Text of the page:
Friday

Prince heads Home and the Angel who saved his life.

"A brain isn't the mind... and the mind isn't a soul... that's why we need the arts." Senator Al Franken in his eulogy on the Senate floor for the Purple one.

"I am so saddened to hear of Prince's passing. Prince was a revolutionary artist, a wonderful musician and composer. He was an original lyricist and a startling guitar player. His talent was limitless. He was one of the most unique and exciting artists of the last 30 years." Mick Jagger

Amazing artist. Purple ray of light. This came to mind for some reason; "Tis a far far better thing i do than i have ever done, tis a far far better place i go than i have ever been..." in a hurry to get somewhere perhaps, or to be with someone... musicians live in their music forever, whenever a note he wrote or played is heard; he's there on a quantum level. RIP

What to say about Prince and the Flipside?

Well, he's headed home.

Wonderful interview that took place in Paisley Park a couple of years ago - and the reporter was chagrined to hear that "no one knew where Prince lived."  The last line of the article was "He's gone home, wherever that is." 


Prince … ‘When was the last time you were scared?’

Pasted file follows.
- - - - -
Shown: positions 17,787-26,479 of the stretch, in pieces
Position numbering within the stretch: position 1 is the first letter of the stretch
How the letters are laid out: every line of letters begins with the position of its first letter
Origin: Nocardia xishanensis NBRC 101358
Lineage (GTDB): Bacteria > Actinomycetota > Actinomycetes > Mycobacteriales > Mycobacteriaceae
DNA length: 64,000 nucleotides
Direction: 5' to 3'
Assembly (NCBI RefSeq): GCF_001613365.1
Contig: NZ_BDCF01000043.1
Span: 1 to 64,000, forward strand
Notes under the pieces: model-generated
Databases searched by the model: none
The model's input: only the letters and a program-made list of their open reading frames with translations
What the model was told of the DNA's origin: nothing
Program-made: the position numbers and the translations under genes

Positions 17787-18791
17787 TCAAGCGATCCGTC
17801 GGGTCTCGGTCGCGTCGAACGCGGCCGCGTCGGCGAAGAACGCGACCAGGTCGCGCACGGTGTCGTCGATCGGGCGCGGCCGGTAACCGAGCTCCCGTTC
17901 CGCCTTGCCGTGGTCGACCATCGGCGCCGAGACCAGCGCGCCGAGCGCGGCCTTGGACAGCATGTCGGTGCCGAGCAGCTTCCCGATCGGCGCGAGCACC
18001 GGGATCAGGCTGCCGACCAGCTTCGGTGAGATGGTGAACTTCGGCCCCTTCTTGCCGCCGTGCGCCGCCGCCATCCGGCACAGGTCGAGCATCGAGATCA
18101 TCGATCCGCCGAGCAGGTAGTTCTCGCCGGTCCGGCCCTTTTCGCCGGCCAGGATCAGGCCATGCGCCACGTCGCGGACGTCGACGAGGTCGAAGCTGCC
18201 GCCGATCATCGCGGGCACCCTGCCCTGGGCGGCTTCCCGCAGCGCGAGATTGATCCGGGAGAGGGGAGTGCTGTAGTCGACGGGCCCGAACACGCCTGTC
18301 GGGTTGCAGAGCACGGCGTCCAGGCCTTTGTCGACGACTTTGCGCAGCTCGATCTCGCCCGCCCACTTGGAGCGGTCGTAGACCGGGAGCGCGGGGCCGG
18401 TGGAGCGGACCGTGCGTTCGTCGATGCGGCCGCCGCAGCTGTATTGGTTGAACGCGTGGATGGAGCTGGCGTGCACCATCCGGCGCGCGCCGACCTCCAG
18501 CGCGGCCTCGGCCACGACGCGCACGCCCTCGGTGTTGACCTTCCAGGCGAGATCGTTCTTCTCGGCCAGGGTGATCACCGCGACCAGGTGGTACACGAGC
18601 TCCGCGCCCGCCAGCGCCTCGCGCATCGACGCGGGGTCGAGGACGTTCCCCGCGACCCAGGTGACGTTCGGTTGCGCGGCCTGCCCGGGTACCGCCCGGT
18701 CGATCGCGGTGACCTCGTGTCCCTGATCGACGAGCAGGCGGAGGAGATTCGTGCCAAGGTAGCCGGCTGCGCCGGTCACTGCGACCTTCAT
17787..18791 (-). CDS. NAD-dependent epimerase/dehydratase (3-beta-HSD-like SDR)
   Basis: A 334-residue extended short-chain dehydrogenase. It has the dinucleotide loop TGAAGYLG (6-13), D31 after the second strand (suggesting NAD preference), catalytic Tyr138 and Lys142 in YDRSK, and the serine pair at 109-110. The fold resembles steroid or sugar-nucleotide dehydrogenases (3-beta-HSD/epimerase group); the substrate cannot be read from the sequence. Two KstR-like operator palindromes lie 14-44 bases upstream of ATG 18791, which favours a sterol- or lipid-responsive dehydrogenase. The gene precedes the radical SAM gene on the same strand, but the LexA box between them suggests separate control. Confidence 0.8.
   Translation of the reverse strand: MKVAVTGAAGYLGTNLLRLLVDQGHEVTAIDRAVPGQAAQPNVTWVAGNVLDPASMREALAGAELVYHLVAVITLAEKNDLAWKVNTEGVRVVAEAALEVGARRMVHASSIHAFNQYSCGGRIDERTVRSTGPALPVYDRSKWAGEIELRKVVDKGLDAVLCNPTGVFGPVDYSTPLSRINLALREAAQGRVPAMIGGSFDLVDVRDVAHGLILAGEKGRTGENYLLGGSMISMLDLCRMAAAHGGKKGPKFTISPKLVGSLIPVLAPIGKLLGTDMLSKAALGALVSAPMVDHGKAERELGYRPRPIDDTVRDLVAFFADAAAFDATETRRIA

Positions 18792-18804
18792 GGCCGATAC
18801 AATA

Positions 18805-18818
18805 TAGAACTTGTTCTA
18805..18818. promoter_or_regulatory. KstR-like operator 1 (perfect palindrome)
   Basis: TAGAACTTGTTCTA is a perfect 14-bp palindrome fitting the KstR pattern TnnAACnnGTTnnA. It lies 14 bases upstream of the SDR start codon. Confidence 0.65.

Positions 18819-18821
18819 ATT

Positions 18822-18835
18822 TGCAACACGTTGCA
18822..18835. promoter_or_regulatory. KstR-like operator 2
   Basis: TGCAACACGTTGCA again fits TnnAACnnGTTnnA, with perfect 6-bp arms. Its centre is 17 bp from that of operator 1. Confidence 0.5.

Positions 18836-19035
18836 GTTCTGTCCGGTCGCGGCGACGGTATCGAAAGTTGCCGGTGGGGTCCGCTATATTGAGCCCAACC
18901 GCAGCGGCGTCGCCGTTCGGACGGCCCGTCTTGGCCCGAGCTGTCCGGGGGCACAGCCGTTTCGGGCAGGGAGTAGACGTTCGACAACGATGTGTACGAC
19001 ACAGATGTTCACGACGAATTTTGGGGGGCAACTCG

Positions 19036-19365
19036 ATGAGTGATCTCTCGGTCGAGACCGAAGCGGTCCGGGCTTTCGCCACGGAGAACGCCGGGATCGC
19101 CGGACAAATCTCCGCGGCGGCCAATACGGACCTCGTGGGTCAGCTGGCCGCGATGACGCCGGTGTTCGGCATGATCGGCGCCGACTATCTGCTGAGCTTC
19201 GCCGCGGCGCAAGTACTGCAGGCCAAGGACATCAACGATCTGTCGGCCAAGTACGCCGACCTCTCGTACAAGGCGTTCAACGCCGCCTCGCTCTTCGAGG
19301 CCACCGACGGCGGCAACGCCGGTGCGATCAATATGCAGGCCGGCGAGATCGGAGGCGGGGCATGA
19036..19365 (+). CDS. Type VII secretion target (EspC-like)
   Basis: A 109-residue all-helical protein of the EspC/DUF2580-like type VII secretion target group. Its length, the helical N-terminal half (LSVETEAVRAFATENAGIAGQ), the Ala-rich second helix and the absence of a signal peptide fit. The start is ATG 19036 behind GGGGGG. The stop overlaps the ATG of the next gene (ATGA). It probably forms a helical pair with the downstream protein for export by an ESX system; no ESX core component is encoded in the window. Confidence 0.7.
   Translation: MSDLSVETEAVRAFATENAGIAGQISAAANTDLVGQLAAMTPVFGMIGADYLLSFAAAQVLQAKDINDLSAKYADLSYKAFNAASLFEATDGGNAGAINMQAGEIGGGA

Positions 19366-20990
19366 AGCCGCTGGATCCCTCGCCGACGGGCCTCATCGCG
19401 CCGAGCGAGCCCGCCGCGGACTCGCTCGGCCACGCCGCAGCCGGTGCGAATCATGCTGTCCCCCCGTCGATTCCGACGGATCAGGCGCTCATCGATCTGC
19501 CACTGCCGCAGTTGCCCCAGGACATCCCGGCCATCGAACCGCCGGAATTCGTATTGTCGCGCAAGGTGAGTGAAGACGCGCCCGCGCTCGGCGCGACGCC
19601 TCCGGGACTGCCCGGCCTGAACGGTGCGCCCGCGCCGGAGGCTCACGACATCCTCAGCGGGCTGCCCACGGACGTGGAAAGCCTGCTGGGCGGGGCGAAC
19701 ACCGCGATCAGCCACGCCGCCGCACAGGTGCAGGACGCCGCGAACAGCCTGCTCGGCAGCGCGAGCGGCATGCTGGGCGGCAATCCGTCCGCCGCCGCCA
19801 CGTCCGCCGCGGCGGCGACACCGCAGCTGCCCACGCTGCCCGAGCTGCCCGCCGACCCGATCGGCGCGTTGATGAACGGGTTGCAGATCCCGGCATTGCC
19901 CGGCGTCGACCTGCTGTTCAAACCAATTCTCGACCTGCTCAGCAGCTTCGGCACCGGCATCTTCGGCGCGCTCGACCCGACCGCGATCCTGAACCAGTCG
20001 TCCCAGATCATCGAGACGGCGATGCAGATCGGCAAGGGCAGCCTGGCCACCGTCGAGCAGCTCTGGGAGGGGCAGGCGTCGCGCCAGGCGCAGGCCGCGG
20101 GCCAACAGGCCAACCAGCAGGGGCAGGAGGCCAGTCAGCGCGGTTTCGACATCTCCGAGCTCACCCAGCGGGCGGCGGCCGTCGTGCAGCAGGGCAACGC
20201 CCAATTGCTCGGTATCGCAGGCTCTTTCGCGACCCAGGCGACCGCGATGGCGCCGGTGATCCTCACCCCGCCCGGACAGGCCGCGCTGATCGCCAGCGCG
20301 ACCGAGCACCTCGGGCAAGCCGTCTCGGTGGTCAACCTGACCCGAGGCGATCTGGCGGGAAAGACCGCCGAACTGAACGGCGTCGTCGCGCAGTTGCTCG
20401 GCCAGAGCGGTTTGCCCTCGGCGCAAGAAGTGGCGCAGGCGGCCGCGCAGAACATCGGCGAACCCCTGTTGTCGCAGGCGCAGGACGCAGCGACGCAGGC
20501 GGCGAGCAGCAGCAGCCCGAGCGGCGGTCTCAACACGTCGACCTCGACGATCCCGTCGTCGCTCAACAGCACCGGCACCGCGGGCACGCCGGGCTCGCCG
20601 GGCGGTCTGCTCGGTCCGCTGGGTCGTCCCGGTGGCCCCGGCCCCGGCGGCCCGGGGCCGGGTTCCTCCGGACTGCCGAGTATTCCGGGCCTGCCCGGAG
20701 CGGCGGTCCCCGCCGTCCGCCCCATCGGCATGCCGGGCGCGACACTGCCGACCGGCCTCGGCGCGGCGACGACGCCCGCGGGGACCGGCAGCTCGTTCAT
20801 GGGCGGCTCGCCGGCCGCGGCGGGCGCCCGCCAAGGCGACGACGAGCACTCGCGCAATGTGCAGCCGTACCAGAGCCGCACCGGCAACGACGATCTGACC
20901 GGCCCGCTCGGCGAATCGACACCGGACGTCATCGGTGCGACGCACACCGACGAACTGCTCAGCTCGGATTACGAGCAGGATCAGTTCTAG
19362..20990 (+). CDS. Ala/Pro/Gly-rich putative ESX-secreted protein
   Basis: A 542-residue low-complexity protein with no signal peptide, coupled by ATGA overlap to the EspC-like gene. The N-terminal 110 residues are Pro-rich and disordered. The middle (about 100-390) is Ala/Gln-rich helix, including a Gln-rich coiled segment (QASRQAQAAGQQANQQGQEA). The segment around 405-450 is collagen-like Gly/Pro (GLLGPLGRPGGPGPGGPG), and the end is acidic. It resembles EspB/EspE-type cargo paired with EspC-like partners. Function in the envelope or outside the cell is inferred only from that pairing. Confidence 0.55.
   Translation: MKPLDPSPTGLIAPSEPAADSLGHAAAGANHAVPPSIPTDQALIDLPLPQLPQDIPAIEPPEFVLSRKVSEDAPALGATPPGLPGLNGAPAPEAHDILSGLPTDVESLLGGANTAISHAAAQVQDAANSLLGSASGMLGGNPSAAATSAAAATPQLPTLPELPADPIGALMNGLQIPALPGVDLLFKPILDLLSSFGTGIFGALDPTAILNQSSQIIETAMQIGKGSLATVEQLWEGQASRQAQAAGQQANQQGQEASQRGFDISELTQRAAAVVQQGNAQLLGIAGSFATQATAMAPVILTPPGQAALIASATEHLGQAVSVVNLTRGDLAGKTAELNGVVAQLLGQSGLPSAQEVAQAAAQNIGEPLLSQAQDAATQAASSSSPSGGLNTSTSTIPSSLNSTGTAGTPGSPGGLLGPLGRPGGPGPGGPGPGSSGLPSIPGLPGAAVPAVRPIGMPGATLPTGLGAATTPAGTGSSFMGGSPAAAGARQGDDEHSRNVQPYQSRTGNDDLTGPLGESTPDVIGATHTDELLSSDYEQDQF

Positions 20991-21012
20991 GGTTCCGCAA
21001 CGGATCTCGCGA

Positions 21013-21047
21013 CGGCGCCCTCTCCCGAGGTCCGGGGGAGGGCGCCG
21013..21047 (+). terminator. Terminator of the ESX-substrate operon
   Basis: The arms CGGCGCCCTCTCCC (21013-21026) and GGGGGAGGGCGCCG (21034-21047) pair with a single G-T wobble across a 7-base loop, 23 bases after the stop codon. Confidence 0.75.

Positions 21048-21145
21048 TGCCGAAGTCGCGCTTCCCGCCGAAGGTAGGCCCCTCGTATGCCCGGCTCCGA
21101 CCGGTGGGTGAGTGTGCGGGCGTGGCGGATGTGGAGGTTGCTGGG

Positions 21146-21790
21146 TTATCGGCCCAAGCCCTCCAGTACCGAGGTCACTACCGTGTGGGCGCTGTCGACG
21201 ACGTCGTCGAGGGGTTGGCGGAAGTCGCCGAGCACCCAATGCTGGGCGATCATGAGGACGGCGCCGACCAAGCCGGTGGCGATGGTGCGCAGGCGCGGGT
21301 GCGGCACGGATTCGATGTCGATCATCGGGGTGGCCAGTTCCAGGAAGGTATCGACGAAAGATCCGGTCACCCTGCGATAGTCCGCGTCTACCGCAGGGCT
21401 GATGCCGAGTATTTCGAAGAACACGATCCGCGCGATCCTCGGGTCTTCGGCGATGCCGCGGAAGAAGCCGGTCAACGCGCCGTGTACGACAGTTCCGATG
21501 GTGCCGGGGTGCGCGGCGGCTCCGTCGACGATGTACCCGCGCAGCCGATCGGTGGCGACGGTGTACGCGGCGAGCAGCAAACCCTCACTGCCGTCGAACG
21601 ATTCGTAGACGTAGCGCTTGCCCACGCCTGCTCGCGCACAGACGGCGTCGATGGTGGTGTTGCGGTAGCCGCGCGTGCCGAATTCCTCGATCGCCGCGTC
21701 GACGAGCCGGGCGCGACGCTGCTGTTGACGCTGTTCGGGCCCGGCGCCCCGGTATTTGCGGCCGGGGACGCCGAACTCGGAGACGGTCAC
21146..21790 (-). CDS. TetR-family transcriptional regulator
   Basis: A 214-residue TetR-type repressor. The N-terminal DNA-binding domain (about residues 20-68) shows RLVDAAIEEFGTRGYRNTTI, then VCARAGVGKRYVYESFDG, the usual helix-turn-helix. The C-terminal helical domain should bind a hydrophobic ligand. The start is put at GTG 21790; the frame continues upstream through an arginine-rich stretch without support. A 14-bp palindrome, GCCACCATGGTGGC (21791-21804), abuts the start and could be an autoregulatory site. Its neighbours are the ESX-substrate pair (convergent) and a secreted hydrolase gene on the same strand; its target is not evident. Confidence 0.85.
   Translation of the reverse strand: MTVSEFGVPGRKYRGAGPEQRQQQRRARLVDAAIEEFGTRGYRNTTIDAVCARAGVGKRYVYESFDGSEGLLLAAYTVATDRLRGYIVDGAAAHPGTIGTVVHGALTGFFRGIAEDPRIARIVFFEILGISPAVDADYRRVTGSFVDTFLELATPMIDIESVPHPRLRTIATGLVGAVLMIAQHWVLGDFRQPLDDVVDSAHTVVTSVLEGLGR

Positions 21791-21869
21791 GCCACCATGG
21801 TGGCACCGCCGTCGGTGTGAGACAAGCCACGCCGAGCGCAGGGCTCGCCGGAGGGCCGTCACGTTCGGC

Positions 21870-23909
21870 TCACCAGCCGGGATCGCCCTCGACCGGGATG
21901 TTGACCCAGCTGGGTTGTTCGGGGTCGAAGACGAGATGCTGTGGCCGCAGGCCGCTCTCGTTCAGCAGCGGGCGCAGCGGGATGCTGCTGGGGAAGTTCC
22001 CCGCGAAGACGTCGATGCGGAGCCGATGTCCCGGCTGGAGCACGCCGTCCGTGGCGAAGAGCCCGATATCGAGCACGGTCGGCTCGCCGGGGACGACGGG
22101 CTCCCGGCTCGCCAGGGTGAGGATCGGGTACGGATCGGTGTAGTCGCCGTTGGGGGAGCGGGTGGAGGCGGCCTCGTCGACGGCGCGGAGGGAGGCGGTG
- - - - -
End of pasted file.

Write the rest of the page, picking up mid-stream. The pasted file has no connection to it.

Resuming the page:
Property of NPG records
Article offers a rare glimpse into the world of Paisley Park with some tasty sidebars into the clever improv he kept up all these years. Oddly enough last sentence was the subject of my appearance on radio in minnesota last night. "I've filmed 30 people claim that home isn't here. It's on the flipside."

Last night, just as a coincidence (there are no coincidences, but this radio show came to me two weeks ago, so I had no idea what I was going to talk about) I appeared on "The Darkness Hour."  It's a bit like "Coast to Coast" and the hosts Dave and Tim will be substituting for George Noory this next weekend.  I haven't heard the show, but I assumed it would be a bit about the flipside.

http://twincitiesnewstalk.iheart.com/media/play/26930097/   your first hour

http://twincitiesnewstalk.iheart.com/media/play/26930137/   your second hour


But I took the opportunity to chat a bit about the Purple One who had just "left the building." I pointed out that the media will talk about his life and loves, his arriving and his departure, and most people will focus on his age (57) and how he died (to be known.)  Why do we focus on age and way of passing?  It's like focusing on how someone tripped off stage after a great performance.

Part of the reason is to make sense of our own lives.